Dropbox : can re-enable authenticator via barcode, if logged in on another device. Email is sent.

I like the Google and WordPress approach for simplicity, if you’re organised enough to use paper as you’re backup device, but I’m comfortable with the approach taken by Dropbox and Twitter that use another device for the authentication.


I don’t like the Github approach, because it fails to recognise the use of the phone for multiple purposes, making a phone much more valuable a target. Luckily my phone was bricked, but I continue to monitor my accounts for suspicious activity, just in case it comes back to life now I’ve been sent a replacement.

I like notifications. I get email notifications on multiple devices and as they are timely, I know immediately if there are unexpected changes. Good marks for Google and WordPress here, but I wish Google sent emails for enabling on a new device and WordPress sent emails for use of one time codes.

I prefer the one time code approach for the way I like to work but I can see the benefits of the multiple trusted device approach. I can’t see any benefits to the github recovery approach apart from simplicity.

2 factor authentication is good, but check your recovery strategy now. I only got back into my accounts because I was prepared.

Further reading

★ : Two-Factor Authentication Hacked: Why You Shouldn’t Panic

Be sure you have a backup plan, for Apple and others. I almost lost access to some of my accounts because I misplaced my backup keys, similar to this guy.

If you lose your phone, or are scared you will, have a look at this Lifehacker guide before you enable 2-factor authentication on your accounts.

Is your CPU time there to be stolen?

Or can it be bartered? If you were given the choice between giving up cpu time, giving up privacy, or giving up money, to reimburse a developer for their time, which would you choose?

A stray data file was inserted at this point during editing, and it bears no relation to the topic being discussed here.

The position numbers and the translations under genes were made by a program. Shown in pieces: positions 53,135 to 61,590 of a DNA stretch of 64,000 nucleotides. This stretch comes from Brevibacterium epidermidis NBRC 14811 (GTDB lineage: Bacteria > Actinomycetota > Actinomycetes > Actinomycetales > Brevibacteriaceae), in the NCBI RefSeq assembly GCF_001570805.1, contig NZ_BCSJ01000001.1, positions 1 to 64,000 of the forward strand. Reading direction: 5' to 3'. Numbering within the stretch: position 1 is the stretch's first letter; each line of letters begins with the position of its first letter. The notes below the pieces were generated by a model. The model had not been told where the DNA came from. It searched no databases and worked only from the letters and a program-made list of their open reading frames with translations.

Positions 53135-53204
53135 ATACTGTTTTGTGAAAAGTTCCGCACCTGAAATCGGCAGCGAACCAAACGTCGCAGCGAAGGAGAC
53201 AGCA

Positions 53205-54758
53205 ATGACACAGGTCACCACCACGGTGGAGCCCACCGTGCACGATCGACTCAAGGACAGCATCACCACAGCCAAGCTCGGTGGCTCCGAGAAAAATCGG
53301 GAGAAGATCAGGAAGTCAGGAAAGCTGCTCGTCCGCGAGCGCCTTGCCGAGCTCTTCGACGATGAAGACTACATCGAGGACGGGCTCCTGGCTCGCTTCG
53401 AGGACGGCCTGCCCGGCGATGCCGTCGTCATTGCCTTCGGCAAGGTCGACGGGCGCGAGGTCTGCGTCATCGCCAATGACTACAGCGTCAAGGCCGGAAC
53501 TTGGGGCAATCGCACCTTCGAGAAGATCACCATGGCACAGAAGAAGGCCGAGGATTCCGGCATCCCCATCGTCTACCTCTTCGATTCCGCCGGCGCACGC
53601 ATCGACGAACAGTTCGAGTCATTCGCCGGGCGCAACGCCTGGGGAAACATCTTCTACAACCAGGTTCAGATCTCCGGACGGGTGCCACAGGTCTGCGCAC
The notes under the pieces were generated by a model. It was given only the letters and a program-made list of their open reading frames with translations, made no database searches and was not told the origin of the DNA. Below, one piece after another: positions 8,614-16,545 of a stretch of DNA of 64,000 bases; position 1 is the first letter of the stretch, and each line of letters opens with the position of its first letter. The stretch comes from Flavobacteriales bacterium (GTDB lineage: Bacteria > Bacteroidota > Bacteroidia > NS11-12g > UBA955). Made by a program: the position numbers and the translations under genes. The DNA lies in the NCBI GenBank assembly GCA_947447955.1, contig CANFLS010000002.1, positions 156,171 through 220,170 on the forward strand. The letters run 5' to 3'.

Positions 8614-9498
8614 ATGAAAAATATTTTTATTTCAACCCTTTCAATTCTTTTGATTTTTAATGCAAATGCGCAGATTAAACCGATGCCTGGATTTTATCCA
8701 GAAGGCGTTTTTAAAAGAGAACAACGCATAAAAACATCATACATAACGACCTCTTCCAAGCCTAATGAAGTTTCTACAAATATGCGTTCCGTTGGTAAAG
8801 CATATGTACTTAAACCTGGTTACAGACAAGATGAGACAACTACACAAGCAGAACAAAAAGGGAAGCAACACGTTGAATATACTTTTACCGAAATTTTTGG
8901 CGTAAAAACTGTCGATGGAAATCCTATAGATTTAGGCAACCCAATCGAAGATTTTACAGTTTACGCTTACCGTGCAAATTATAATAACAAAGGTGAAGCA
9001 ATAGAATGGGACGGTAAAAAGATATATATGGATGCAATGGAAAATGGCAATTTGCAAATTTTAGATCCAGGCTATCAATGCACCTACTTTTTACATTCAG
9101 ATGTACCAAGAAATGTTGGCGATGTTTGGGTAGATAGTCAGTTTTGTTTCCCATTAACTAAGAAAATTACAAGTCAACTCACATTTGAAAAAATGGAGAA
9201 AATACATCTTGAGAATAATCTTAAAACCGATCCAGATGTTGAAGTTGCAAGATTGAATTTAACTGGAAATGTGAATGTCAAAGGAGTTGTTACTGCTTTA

If you don’t feed us, do we not starve?

RT @ppinternational: uTorrent client is stealing your CPU cycles to mine #bitcoin

The Monty Hall problem

One of these things is not like the other

There’s a bit of a meme going about trying to explain The Monty Hall problem. It’s an interesting statistical problem because the result appears at first to be counterintuitive.

The basic formulation comes from a game show, where the final round consisted of three boxes, and behind 1 is a car, and the other 2 are goats.

If you pick the car, you keep it.

The complication in the setup comes from the host, Monty Hall, who, after you’ve picked a box, opens another box to reveal a goat, then gives you the opportunity to stick or swap. The question is, in a statistical calculation, should you switch?

The naive answer would suggest that as there’s only 2 boxes left, there’s a 50/50 chance that you’ve chosen the car. But that formulation misses the important facts that you choose a box first, and you are always shown a goat. There’s a lot of descriptions that show how the possibilities collapse with numerous branches to show that in 2/3rds of cases, it pays to switch.

There is a simpler way of thinking about the solution. In 2/3rds of cases, you choose a goat. Since Monty had to reveal a goat, changing your mind guarantees you a car in those cases. In the other 1/3rd, you picked the car in the first case.

Sometimes statistics is unintuitive because you have the wrong model, and users can’t see the wood for the decision trees. There are good reasons for some faulty models to exist, but these should be corrected and challenged.

Can’t patch, won’t patch

As a software developer, I take a keen interest in the platforms I am developing on, as that’s often the one thing I have least control over, given that the customer will ultimately be installing in their environment in most cases.